Visiting PAG is exhilarating, energising and somewhat overwhelming. With over 3000 leading plant and animal genetics researchers, 150 workshops and 1100 posters it can be hard to see the forest for the trees.
With that in mind and as we gear up for our time at PAG Asia, I’ve picked out a few topics that caught my eye at this year's past U.S. conference and have highlighted the topics below:
- CRISPR technology optimisation
CRISPR methodology has firmly moved into the verification stage of development. The issues ‘off target integration’ have been addressed, but still exist. Topics for discussion centre on the regulation and categorisation with respect to GMO status of the technology. Strategies in removal of transfer DNA used via agrobacterium – mediated transformation have been successful in producing transgene free mutant lines.
- Expression genotyping
Elucidation and association of phenotypes related to genotypes can be a long term process. Fast track expression genotyping was shown by pioneer Patrick Schnable on the RNA- seq data for identifying trait specific SNP, which could then be deployed for large scale MAS programs. The development of eQTL’s and eRD-GWAS will be a useful tool in the breeding toolbox.
- Pan – genomes
A single reference genome that encompasses available genetic diversity for any given species is now thought to be an impossibility. The reductions in costs of sequencing and specifically whole genome sequencing combined with rapid genome assembly pipelines have made possible the development of Pan-genomes. Pan-genomes will allow structural variation in defined germplasms to be assessed more rapidly. Characterization of haplotypes for imputation could then in turn help reducing costs associated with genomic selection.
- Machine learning sequencing (Haplotype-Resolved Genomes).
The future is machine learning. Automated gene function annotation could influence pharmacogenomics to soil pathogen analysis. Data analysis through machine learning would enable interpretation of large datasets and could be the key for simplification of bioinformatics, making the application of big complex data relevant to any agricultural scenario.
- Bioinformatics bottle neck; Big Data: Manage your data before your data kills you
Generation of ‘big data’ resulting from cost effective sequencing has led to production of a plethora of data, that is not being used for the advancement of breeding programs and development of much needed novel products from the Agbio sector. Traditional breeders require simplification of data analysis on platforms that provide user friendly interfaces that are accessible to non bioinformaticians.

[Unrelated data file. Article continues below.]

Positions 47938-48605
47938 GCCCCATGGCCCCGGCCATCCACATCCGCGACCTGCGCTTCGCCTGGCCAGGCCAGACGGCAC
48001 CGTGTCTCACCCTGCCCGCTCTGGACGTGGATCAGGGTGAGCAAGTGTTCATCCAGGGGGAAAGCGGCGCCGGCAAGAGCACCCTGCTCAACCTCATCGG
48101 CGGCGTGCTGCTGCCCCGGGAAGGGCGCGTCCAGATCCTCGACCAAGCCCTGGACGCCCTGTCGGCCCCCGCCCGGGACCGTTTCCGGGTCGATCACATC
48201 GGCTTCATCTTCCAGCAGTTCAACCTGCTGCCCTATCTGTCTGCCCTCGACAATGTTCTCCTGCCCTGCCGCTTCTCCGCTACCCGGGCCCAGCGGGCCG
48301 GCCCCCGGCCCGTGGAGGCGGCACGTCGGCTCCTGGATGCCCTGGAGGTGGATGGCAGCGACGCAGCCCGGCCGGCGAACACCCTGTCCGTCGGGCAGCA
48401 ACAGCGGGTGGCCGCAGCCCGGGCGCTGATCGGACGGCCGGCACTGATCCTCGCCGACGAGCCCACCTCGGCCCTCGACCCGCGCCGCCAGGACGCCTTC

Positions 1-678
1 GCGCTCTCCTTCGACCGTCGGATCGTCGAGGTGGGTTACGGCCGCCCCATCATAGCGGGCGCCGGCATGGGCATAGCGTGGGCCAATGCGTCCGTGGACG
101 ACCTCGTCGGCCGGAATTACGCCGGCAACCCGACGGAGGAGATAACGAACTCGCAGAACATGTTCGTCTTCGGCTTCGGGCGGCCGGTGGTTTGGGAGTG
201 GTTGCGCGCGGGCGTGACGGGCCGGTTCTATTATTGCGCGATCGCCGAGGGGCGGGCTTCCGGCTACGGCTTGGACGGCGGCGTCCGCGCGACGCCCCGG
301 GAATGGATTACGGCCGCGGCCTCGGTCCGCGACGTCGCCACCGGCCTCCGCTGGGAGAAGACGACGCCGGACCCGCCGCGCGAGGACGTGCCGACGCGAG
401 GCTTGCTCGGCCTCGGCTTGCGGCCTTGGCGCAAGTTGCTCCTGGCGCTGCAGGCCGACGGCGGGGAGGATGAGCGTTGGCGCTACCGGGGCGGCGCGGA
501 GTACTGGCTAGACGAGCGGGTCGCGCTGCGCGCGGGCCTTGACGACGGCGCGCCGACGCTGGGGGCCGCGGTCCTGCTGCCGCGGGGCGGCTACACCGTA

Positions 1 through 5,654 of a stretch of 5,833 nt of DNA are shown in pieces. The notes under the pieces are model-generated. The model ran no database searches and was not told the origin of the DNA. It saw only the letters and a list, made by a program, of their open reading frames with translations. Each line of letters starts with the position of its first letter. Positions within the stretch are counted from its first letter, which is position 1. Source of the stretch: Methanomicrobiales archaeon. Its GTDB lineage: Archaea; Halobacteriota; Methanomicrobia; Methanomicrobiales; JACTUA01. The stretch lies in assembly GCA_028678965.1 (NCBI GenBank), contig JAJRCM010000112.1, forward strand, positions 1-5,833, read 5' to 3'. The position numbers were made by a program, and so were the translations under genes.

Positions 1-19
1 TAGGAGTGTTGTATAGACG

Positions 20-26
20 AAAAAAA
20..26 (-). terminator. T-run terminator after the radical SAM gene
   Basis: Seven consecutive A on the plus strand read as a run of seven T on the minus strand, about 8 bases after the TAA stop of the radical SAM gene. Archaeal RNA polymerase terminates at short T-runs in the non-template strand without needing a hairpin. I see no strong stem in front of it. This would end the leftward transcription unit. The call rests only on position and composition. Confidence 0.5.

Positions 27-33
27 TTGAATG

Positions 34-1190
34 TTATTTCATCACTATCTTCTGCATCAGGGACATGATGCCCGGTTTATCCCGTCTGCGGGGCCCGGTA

Ensuring the standardisation of ontology inputs into databases was a central theme to a number of workshops. Planning for future accessibility and the ability to cross reference databases was highlighted by James Reecy and Zhiliang Hu.
- Nitrogen usage efficiency (NUE) to feed into protein cycle and provide efficient incorporation.
Deficits in food production in the next 30 years have been highlighted extensively, but the deficit in protein production through sustainable agricultural practises, is yet to be addressed. The development of specialised food production systems are needed to increase N2 sources was highlighted in Ed Bucklers amazing plenary talk.
Another outcome from improving NUE is the reduction of the application of fertilizers which has surpassed 200 million tonnes in 2018 (FAO). Contamination of oceans and impact on the environment are being addressed by application of crop rotation, intercropping with N2 fixation species and precision application through drone technology.
- Connecting Crop Phenotype and Genotype Data
Building connections between phenotype and genotype data needs to combine large scale ‘omics data’ for application in breeding programs. It could combine the development of pan-genomes machine learning and high resolution screens through the generation of ‘big data’. This connection is essential for the challenges faced in global agricultural sustainability. Pipelines such as the Seeds of Discovery initiative (SeeD) provide an accessible data management and decision making portal that can be applied globally.
There's no doubt these will continue to be the topics dominating conversations this year at PAG Asia in Seoul, Korea. To discuss these and other exciting topics stop by our booth, #9, and make sure to attend our workshop, "Overcoming AgBio challenges, from SNP discovery to routine screening", Wednesday, May 30 from 2:00-3:45 PM, in Grand Ballroom 3. Hope to see you there!